Spectator sport

Is football hooliganism on its way back?

26 February 2022

9:00 AM

26 February 2022

9:00 AM

Forty-odd years ago a friend, a Liverpool supporter, somewhat unwisely took his girlfriend to Elland Road for a Leeds match against Liverpool. Amid some uproar over the referee, she was hit just above the eye by a sharpened coin chucked by a Leeds fan. The relationship didn’t last, unsurprisingly, but she still has the scar above her right eye. That was in 1982. Four decades on, Leeds fans are still at it — bunging missiles at the opposition. This time at Man U players, who won 4-2 at the weekend.

If Leeds fans had lobbed the odd headless cockerel onto the pitch, as I believe sometimes happens in hotter–tempered countries, as a proper culturally rooted expression of contempt for Manchester Utd and all they stand for, you couldn’t really object. But this other stuff — coins, lighters, bottles — is pure hooliganism.

It has never been a place to linger, Elland Road, but now it’s not looking much like a place to enter in the first place. Leeds seem to be promising a campaign to raise ‘awareness’, but quite how much awareness you need to have raised to work out that it’s psychopathic behaviour to hurl a dangerous weapon like a sharpened coin is difficult to quantify. I have no idea why Elland Road isn’t closed to fans for three games, maybe more: that would teach people to behave. It’s not hard to stop this kind of thing if you really want to.


For too long football’s governing bodies and much of the media have bought into the myth of the mighty supporter: ‘We are the fans, we are the lifeblood of the game and we can say and do what we like.’ Now a nastiness seems once more to be simmering below the surface of English football, fuelled by cocaine and booze. We saw it last summer at Wembley for the final of the Euros, when coked-up thugs forced disabled people out of their seats.

It’s the same with all sports — the marketing people and advertisers would have you believe that big events are more fun if you’re off your face, but how much more pleasant to be at a big cricket game with a bunch of happy Asian fans than a lot of sozzled blokes dressed as Disney characters forming a conga line and falling over. TV tries to tell us it’s great: it’s rubbish. None of this, though, should get in the way of the pleasures of real fandom: award of the week must go to Newcastle supporters who took inflatable cats along to greet Kurt Zouma at their West Ham game.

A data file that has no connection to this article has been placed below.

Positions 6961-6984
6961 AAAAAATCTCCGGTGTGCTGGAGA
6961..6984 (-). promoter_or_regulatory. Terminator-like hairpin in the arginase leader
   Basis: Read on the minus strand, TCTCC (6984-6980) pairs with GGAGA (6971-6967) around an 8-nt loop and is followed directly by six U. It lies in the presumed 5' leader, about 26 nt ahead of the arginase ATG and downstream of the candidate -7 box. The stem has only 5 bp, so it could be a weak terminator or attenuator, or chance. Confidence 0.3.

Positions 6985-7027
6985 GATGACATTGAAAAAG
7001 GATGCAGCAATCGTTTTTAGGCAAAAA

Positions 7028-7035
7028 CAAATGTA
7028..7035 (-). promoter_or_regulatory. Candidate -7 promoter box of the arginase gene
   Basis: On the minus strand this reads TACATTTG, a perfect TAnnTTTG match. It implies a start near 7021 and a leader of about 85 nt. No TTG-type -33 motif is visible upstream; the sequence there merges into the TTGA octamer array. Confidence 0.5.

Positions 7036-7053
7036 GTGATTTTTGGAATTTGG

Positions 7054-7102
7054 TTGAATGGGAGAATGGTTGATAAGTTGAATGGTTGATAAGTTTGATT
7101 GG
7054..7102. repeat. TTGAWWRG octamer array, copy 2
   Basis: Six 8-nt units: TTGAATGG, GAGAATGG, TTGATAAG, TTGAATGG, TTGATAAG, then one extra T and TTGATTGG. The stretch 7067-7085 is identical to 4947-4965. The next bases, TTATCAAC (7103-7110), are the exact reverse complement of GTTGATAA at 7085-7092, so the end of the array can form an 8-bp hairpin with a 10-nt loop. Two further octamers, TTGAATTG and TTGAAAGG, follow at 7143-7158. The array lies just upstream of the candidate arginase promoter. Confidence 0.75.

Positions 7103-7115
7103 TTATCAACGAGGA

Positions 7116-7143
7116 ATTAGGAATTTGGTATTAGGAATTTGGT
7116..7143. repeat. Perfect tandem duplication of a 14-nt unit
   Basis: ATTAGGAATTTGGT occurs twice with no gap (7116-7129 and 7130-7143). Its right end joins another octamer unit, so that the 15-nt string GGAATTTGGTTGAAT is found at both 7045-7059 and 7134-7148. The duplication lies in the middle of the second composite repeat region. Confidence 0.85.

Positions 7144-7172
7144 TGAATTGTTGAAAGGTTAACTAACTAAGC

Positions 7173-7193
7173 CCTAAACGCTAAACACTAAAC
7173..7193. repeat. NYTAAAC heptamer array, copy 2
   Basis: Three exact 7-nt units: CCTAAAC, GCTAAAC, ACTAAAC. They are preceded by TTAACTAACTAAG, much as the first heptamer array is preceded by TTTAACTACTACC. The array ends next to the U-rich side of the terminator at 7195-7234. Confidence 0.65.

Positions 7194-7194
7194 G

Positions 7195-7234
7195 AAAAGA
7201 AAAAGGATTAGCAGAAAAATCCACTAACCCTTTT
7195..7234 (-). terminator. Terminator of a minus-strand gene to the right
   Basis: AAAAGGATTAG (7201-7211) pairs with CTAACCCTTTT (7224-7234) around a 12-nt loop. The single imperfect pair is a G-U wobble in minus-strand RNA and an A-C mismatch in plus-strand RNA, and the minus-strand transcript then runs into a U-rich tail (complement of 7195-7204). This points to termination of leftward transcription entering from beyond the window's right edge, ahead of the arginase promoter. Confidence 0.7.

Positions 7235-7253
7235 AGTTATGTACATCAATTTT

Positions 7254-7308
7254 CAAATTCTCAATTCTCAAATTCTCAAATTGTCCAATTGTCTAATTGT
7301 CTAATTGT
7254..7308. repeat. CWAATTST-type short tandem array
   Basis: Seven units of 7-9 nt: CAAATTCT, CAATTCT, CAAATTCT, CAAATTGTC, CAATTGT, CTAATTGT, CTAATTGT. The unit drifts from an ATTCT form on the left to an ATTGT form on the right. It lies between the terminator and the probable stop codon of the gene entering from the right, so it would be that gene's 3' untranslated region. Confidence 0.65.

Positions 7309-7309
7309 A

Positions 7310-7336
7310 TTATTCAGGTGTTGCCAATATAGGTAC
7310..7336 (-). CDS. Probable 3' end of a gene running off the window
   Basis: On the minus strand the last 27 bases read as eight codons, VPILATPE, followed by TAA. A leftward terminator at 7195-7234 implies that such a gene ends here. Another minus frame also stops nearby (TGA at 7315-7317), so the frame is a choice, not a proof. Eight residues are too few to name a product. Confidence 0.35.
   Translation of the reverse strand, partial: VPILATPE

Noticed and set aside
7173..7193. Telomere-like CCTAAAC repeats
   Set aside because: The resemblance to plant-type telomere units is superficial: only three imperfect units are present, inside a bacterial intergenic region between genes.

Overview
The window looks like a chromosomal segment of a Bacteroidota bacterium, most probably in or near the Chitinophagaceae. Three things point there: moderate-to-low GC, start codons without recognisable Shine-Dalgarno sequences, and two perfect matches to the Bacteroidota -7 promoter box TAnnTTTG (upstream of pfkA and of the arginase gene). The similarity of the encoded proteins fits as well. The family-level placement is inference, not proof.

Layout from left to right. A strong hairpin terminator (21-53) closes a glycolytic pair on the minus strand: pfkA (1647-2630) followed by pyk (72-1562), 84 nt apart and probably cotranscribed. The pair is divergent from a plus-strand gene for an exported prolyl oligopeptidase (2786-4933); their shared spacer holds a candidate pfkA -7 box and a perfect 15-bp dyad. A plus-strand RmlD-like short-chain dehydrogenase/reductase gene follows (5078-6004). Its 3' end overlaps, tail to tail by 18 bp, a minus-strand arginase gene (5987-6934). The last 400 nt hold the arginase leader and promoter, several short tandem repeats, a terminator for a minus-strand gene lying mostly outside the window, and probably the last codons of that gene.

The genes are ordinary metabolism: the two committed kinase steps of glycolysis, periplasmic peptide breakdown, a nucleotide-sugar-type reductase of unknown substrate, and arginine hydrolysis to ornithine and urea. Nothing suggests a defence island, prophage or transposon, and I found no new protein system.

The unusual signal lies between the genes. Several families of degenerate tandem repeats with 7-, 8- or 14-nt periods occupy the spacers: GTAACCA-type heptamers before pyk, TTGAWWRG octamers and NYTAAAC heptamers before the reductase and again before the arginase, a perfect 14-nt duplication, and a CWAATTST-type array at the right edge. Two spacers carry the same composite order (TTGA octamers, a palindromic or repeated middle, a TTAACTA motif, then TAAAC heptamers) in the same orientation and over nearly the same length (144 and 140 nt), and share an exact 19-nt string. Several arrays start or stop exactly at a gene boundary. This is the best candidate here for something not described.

Beethoven’s ‘Ode to Joy’ is a mighty tune, but it’s had to do some heavy lifting in its time, from Argos ads to the European Union anthem, and now for the closing ceremony in the Winter Olympics. If you like a good blub (and who doesn’t?) it was lovely as all these great athletes, still masked up, danced around joyfully in the Olympic Stadium.

The dominant image of the Games, though, might be Russia’s glamour-puss skating coach Eteri Tutberidze bawling out poor Kamila Valieva, who had crashed in the figure–skating final amid the furore over her failed drug test. Tutberidze has offered the chilling judgment that ‘With each gram of weight, a gram of laziness is added’. I’m not sure you would want her to be coaching your daughter.

Then there’s the heroism of the Finnish cross-country skier Remi Lindholm, aka the Man With the Frozen Penis. Lindholm braved the howling winds and -17˚C temperature on the 30km course in just his skin-thin racing suit. By the end the cold had taken a grip just where a man wouldn’t want it. As he thawed out after the race, said Lindholm, ‘The pain was unbearable’. That I can believe. Winter climbing once in north Wales, I lost a glove halfway up. At the top all I could do was roll around in the snow whimpering for the pain to end as the blood slowly returned. And that was just my hand. Poor Remi.

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